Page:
The Apostle Paul took a bold, strong, uncompromising stand for the Lord Jesus and yet did so with a sweet and gracious spirit. In Acts 16, Timothy joined Paul and Silas on their missionary endeavor. He submitted to the rite of circumcision in order to be a good testimony to the Jews, to whom they would preach the Gospel. He, as well as Paul and Silas, must have been disappointed when their first two efforts after Timothy had joined their team were thwarted by the Holy Spirit. First, He forbade them “to preach the word in Asia” (Acts 16:6), then He “suffered them not” to go into Bithynia (Acts 16:7). Then a vision appeared to Paul. A man said, “Come over into Macedonia, and help us” (Acts 16:9).
After several days in Philippi, Paul discovered that there was a group of God-fearing people gathered beside a river to pray. There, after preaching the Gospel, he found his first European convert, a woman named Lydia, who became a supporter of their ministry.
Shortly after this experience, Paul and his team found themselves engaged in a conflict. A demon-possessed young lady whose divination brought significant revenues to her masters began to follow Paul and his companions, saying, “These men are the servants of the most high God, which shew unto us the way of salvation.”Although Paul was patient, eventually he felt constrained to confront this demonic influence and said, “I command thee in the name of Jesus Christ to come out of her” (Acts 16:18). Of course, when this happened, the young lady was no longer profitable to her masters. They brought Paul and Silas before the authorities, bore false witness against them, and stirred up the crowd who tore their clothes and beat their backs with “many stripes.” Paul and Silas had taken a stand and suffered as a result.
How easy it is for us to fall into the “prosperity Gospel” philosophy that if we do right, we will have no difficulties in life. How quickly we forget that “all that will live godly in Christ Jesus shall suffer persecution” (2 Timothy 3:12) and forget that we are to “think it not strange concerning the fiery trial which is to try you, as though some strange thing happened unto you” (1 Peter 4:12).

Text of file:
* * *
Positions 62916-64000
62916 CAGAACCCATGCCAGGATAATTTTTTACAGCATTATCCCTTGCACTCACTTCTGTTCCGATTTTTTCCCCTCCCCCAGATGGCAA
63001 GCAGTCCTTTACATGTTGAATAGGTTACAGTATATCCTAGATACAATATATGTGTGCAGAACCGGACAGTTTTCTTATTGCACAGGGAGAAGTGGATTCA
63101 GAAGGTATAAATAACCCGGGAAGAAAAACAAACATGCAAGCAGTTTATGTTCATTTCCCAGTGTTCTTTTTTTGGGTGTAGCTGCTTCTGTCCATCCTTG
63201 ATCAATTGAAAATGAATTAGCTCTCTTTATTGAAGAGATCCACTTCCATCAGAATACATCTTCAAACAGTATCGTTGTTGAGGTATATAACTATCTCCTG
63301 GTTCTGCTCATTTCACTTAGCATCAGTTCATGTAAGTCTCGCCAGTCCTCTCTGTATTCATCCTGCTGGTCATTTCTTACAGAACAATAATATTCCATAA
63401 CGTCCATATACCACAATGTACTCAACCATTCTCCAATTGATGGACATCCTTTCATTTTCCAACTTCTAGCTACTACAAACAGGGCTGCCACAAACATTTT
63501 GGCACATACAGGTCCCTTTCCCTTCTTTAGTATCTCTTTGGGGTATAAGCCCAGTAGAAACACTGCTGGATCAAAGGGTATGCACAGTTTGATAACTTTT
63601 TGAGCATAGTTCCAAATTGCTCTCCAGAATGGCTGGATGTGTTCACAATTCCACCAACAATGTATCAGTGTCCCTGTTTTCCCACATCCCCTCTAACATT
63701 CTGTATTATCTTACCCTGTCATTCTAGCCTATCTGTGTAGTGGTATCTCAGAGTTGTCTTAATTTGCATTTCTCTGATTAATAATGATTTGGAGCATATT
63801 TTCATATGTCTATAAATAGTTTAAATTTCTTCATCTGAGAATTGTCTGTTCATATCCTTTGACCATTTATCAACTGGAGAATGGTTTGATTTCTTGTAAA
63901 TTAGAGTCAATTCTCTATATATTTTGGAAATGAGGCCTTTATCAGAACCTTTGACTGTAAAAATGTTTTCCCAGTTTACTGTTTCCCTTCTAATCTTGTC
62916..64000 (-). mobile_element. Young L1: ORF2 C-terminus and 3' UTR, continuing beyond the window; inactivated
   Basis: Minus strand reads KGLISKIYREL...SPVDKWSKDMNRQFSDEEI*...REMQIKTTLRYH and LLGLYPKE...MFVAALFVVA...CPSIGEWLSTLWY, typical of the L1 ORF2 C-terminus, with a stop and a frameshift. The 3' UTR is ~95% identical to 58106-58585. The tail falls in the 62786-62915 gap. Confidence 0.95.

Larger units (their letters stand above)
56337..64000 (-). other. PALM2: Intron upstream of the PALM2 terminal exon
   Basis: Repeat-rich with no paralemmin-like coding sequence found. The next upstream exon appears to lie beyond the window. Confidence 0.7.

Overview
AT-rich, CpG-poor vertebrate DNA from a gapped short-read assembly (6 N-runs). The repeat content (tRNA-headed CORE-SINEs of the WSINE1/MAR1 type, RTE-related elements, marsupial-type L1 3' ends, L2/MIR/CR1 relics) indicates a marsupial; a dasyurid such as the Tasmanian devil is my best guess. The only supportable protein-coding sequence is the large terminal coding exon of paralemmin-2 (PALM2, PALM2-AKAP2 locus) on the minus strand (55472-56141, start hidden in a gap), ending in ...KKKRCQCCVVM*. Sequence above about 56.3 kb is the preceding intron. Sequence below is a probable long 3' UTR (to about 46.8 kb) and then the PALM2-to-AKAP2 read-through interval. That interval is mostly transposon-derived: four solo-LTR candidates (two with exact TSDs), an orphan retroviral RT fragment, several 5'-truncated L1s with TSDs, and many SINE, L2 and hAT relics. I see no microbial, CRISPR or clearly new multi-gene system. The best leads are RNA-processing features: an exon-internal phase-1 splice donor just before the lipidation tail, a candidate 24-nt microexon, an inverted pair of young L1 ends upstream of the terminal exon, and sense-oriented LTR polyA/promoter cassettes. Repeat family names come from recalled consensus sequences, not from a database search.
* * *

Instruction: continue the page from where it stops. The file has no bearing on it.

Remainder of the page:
Paul and Silas have suffered an intensely painful beating. Now they are not only incarcerated, but find their feet in stocks so that it is virtually impossible for them to find a comfortable position or get any rest. How will they respond? With a concert. “And at midnight Paul and Silas prayed, and sang praises unto God: and the prisoners heard them” (Acts 16:25). It seems as if Paul and Silas, having determined that sleep would not be available to them that evening because of their painful condition and the awkward posture forced upon them by their bonds, said, “Well, we might as well praise God.” No complaining. No arguing. No threatening the authorities. (It is not until much later in the story that Paul even mentions the fact that he is a Roman citizen. He could have invoked that right immediately but he chose not to do so.) They simply prayed and sang praises to God.
A strong stand with the wrong spirit makes our faith seem sour. A sweet spirit with a weak stand makes our faith seem soft. But the right stand with the right spirit demonstrates that our faith is both strong and sweet. The consequence of their right stand accompanied by a right spirit is that there was a marvelous conversion. After God sent an earthquake and the jailer was about to take his life, Paul, instead of seeing this as an opportunity to “get even” with his captor, first encouraged the jailer to do himself no harm and then led him to a saving knowledge of the Lord Jesus Christ. This conversion is the result of both the strong stand and the sweet spirit of the Apostle Paul.
I once had the opportunity to ask Dr. Jim Vineyard how he got saved. Dr. Vineyard is a former Green Beret, a man noted for his toughness both as a soldier in the United States Armed Services and as a servant of the Lord Jesus Christ. His answer to me was, “My wife was a Christian, and she had such a sweet spirit that it drew me to Christ.” How amazing that even a combat-tested, hardened veteran could be attracted by the right stand with the right spirit!
One of my college friends had, for a time, run with a tough motorcycle gang called “The Association” in the Chicago area. To join the gang, you had to take a six-shot revolver, put a bullet in one chamber of the cylinder, spin the cylinder, point the gun to your head and pull the trigger. You then repeated this twice more until you had risked death three times.
My friend, Dave Hammers, observed three of his friends do just that. The leader of the gang was a man called “The Sun.” He stood about six foot, six inches tall and weighed about 240 pounds. One summer, Dave went to camp and got thoroughly right with God. When he came back, he said, “Sun, I’ve yielded my life to the Lord Jesus and I can’t ride with the gang anymore.” A ham-like hand shot out, smashing Dave in the mouth and permanently knocking out his two front teeth. “Get out of here,” the Sun said. “I don’t ever want to see your face again.”
Years later, when Dave was a youth pastor in Alabama, he received a phone call from a strangely familiar voice, “This is The Sun. I’m in jail, but I wanted you to know that I never forgot your stand for Christ. Your testimony is part of the reason that I’ve trusted the Lord as my Saviour since I’ve been in jail. Since then, I’ve memorized over two hundred verses of Scripture and led over forty men to Christ.”
May God help us to take a strong stand with a sweet spirit.